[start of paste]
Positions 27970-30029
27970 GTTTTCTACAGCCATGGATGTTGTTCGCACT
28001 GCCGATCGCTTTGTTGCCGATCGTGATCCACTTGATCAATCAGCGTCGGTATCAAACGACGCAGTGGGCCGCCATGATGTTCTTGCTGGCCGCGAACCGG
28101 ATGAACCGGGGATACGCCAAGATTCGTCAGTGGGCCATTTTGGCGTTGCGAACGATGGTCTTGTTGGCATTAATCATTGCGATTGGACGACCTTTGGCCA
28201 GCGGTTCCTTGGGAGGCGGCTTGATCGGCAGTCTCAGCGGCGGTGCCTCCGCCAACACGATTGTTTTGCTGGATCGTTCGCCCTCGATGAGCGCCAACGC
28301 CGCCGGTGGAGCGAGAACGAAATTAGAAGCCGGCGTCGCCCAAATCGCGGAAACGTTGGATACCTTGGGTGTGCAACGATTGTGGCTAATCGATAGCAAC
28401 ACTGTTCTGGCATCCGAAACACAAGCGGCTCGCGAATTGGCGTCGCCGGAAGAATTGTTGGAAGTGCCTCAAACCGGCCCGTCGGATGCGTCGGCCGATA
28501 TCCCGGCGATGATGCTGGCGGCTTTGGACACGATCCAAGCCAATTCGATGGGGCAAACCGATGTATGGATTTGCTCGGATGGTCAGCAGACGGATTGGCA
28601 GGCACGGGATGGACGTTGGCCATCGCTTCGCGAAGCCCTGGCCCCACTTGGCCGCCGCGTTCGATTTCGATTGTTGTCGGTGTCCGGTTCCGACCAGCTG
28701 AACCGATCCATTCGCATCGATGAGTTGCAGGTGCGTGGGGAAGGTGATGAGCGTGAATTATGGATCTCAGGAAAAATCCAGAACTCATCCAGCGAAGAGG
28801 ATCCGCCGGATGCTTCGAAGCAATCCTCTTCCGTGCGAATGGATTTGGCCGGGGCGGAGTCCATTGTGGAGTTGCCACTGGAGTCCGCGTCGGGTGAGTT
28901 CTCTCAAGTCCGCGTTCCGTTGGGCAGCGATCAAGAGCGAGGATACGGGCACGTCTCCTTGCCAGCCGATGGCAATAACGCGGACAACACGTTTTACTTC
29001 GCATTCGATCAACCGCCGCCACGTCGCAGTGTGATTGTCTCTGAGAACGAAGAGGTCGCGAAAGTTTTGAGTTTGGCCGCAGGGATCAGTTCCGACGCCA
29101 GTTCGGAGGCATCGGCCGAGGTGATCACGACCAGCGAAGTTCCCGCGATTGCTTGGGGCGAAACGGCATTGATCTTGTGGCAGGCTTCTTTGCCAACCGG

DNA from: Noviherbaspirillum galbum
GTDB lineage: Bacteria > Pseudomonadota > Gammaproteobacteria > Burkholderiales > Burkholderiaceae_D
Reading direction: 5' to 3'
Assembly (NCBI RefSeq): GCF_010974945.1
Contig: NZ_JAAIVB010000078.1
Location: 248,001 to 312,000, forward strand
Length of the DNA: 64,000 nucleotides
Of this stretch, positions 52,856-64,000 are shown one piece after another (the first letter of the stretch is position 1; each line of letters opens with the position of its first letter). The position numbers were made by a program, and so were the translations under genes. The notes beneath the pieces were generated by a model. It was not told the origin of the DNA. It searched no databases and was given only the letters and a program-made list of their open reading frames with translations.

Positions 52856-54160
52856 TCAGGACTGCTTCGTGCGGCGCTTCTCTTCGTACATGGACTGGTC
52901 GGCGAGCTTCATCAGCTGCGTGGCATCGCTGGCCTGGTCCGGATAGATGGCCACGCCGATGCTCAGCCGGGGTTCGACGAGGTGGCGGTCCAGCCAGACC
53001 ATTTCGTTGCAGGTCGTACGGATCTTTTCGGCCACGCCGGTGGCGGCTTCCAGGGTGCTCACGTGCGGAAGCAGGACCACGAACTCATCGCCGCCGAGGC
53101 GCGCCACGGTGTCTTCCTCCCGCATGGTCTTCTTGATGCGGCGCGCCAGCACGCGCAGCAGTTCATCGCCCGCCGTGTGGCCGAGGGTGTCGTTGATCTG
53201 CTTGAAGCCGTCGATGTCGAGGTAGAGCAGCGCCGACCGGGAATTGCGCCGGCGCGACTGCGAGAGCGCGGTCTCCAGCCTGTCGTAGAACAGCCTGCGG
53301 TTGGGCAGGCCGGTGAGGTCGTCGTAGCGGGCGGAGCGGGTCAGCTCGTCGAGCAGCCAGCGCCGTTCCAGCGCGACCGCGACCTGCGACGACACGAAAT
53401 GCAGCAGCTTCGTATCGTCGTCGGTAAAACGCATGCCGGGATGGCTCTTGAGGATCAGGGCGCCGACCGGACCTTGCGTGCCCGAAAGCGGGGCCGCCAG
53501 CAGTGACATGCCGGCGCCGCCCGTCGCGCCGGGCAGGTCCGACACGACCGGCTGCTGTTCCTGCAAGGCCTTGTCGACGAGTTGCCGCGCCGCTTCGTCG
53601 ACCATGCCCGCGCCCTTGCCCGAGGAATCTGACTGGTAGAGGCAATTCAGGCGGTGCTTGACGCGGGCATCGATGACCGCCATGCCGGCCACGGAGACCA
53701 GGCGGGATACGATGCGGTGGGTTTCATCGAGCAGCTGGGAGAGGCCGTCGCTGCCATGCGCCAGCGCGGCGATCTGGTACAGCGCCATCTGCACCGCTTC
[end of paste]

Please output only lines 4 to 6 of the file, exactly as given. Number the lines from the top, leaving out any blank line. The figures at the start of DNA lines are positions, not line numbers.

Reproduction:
28101 ATGAACCGGGGATACGCCAAGATTCGTCAGTGGGCCATTTTGGCGTTGCGAACGATGGTCTTGTTGGCATTAATCATTGCGATTGGACGACCTTTGGCCA
28201 GCGGTTCCTTGGGAGGCGGCTTGATCGGCAGTCTCAGCGGCGGTGCCTCCGCCAACACGATTGTTTTGCTGGATCGTTCGCCCTCGATGAGCGCCAACGC
28301 CGCCGGTGGAGCGAGAACGAAATTAGAAGCCGGCGTCGCCCAAATCGCGGAAACGTTGGATACCTTGGGTGTGCAACGATTGTGGCTAATCGATAGCAAC